Aliquots of 60 μL supernatant were removed every 48 hr starting 1 d after infection and stored with 2.5 μL 25X Complete protease inhibitor (Roche 04693116001, Indianapolis, IN, USA) and stored at -80°C to measure cytokine production. The 60 μL was replaced with fresh media (no GM-CSF supplemented) to maintain a constant 500 μL per well. To verify HIV infection, a 200 μL aliquot of supernatant was removed and replaced with fresh media for HIV p24 ELISA at 1 d of infection and at the endpoint (9 d) (Advanced Bioscience Laboratories, Inc. 5421, Rockville, MD, USA). After 9 d, cells were fixed in 4% paraformaldehyde (Electron Microscopy Sciences 15710-S, Hatfield, PA, USA) for microscopy.
To assess for cytotoxicity, 25 μL supernatant at endpoint (9 d) was used to measure lactate dehydrogenase (LDH) activity following manufacturer’s instructions of CytoTox 96 Non-radioactive Cytotoxicity Assay (Promega, Madison, WI, USA). Percent-cytotoxicity was calculated for each condition by comparing to LDH activity of supernatant from cells lysed in 0.1% Triton-X 100 for 1 hr.
Neuronal cultures were generated according to a protocol first described by White et al.  and modified for our current usage exactly as described by Nguyen et al.  from donated fetal human brain tissue from elective terminated pregnancy between 12 and 16 weeks of gestation. Single-cell suspension of central nervous tissue were plated at 105 cells/mL on glass coverslips coated in poly-L-orinithine and laminin in 24 well-plates. Cultures were mixed neuron - glia culture composed of approximately 60% neurons and 40% astrocytes. After 28 d in culture, neurons were exposed to 20 and 100 nM RAL overnight following by fixation and microscopy analysis.
Cells were fixed in 4% paraformaldehyde for 10 min at 37°C and washed 3 times in Tris buffered saline (PBS). Cells were permeablized and non-specific antigen blocked using 0.2% Triton X-100 and 2% fetal bovine serum for 2 hr, then incubated overnight with primary antibody at 4°C. After washing 3 times in TBS-T (0.2% Tween-20), secondary antibodies were incubated at 1:750 dilution in blocking buffer, then washed 3 times in TBS-T, a final wash in distilled water, then finally mounted on glass slides with Vectashield with DAPI mounting media (Vector Labs H-1500, Burlingham, CA, USA). Images were captured by laser scanning confocal microscopy at 40X magnification for quantification, images were captured for 10 random fields per coverslip. The imaging conditions were maintained exactly the same across the different experimental conditions (separately for measuring β-III tubulin, GFAP, or NF-κ-B). The following primary antibodies were used, diluted in blocking buffer: mouse anti β-III tubulin (1:400) (R&D Systems MAB1195, Minneapolis, MN, USA), rabbit anti glial fibrillary acidic protein (GFAP) (1:5,000) (Dako, Z0334, Glostrup, Denmark), rabbit anti phospho-NF-kB (1:200) (Cell Signaling Technologies 3033, Billerica, MA, USA), and mouse anti HLA-DR (1:200) (Abcam ab17101, Cambridge, MA, USA). Secondary antibodies used were the following: Alexafluor-568 conjugated sheep anti mouse IgG (Life Technologies 11031) and Alexafluor-488 conjugated donkey anti rabbit IgG (Life Technologies 21206).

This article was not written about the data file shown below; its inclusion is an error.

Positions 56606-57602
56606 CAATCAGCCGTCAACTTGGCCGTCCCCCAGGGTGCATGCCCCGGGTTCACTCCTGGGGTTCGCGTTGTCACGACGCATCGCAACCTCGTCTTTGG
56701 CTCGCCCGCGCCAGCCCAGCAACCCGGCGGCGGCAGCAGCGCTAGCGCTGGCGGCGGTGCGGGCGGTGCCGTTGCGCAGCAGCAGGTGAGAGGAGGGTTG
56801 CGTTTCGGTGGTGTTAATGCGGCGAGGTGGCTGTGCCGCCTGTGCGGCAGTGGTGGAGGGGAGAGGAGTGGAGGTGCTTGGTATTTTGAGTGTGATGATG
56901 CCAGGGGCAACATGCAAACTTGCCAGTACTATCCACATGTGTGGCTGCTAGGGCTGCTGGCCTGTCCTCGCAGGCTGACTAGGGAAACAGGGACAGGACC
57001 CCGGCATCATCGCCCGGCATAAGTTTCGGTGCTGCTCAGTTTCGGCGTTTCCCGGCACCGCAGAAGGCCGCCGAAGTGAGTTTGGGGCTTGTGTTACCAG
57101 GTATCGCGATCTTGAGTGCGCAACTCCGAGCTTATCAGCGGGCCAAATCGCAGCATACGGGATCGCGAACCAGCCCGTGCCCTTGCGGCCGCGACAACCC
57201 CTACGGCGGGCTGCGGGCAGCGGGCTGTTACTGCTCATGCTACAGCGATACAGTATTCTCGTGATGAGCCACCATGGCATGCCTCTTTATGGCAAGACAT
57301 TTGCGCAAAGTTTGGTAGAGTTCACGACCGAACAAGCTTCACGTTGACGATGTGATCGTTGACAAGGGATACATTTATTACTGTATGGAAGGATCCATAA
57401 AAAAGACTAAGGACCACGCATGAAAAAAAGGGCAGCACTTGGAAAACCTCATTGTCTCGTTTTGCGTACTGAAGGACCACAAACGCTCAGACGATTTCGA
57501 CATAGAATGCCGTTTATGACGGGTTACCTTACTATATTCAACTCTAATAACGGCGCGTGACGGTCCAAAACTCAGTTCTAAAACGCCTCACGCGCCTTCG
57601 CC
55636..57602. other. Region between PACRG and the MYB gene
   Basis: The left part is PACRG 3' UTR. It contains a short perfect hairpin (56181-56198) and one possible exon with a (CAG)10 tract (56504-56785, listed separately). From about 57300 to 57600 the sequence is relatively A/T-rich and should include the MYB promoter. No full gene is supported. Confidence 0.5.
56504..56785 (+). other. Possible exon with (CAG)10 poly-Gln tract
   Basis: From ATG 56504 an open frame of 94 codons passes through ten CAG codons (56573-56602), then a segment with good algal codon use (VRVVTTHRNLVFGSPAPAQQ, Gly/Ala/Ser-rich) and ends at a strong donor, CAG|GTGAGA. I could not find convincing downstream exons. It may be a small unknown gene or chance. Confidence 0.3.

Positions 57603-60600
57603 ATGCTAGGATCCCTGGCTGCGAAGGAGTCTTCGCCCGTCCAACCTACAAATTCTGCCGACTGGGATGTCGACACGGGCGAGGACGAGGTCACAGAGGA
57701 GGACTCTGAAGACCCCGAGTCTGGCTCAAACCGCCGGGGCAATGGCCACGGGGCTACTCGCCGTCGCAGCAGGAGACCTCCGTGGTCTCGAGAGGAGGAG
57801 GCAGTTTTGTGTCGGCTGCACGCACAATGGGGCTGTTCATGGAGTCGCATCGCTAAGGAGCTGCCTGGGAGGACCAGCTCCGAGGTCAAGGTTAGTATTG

For image quantification of neuronal cultures, methods were adapted from White et al. , green (β-III tubulin) and red (GFAP) channels were separately measured by setting a signal threshold and determining the area covered, representing neurite density for β-III-tubulin, and astrogliosis for GFAP. To quantify nuclear translocation of NF-kB, methods were adapted from Tatro et al. , the cells were delineated by creating a mask for the HLA-DR signal representing the cell bodies and the nuclei were delineated by creating a mask for the DAPI signal. The NF-kB signal was calculated for the cell body and the nuclei by total signal intensity, and then the percent-nuclear and percent-cytoplasm were calculated.
Cytokine production assays
Cytokines and chemokines were measured in technical duplicate and biological triplicate using 25 μL aliquots following manufacturers instructions of a 7-plex pro-inflammatory cytokine quantitation kit (Mesoscale Discovery K15008B, Rockville, MD, USA), measured on a Sector Imager 2400 instrument, and concentration determined from a manufacturer-supplied standards (Mesoscale Discovery C0049-2). The following molecules were quantitated: IFN-γ, IL-1β, IL-10, IL-12 p70, IL-6, IL-8, and TNF-α.
For GFAP and β-III tubulin comparisons, Student’s t-test was used to compare RAL vs Control of area covered. For NF-kB measurements, percent nuclear was arcsine-transformed (to account for upper and lower limits, 0-100%) and each condition compared by Student’s t test. For cytokine production, linear regression using Least Squares of concentration vs. time for each condition (Control, HIV, RAL, HIV + RAL) was calculated (fitted to Equation 1), including an interaction term. Equation 1: [Cytokine] = β0 + β1Time + β2Condition + β3Condition*Time, we tested for effects of time (rate of secretion), main effect of Condition, and a Condition × Time interaction. β3 corresponds to the effect that a given condition has on the cytokine secretion compared to the null hypothesis, P-values reported to test for a Condition × Time interaction is the probability that rate is the same for all conditions together. The rates of cytokine production (pg/mL⋅d) for each treatment condition were compared to Control by Dunnett’s test.
Results and discussion
In this study, we measured cytokine secretion from human microglia under four conditions, 1) No-treatment control, 2) Infected with HIV, 3) Infected with HIV but treated with 20 nM RAL, and 4) 20 nM RAL alone. The concentration of 20 nM RAL was chosen on the basis of evaluating several pharmacokinetics studies. The mean trough plasma concentration from RAL once-daily parmacokinetics studies was 40 nM , while an independent study calculated a CSF:Blood Plasma ratio of 0.058 with a median (over 24 hr) plasma concentration 540.7 nM (31.36 nM in CSF) . One additional study evaluated intracellular RAL concentration and calculated a 24 hr area under the curve (AUC) 1,884 nMxh , which is averages to roughly 78.5 nM. Therefore 20 nM RAL seemed to be a reasonably relevant concentration to assess in vitro effects on microglia.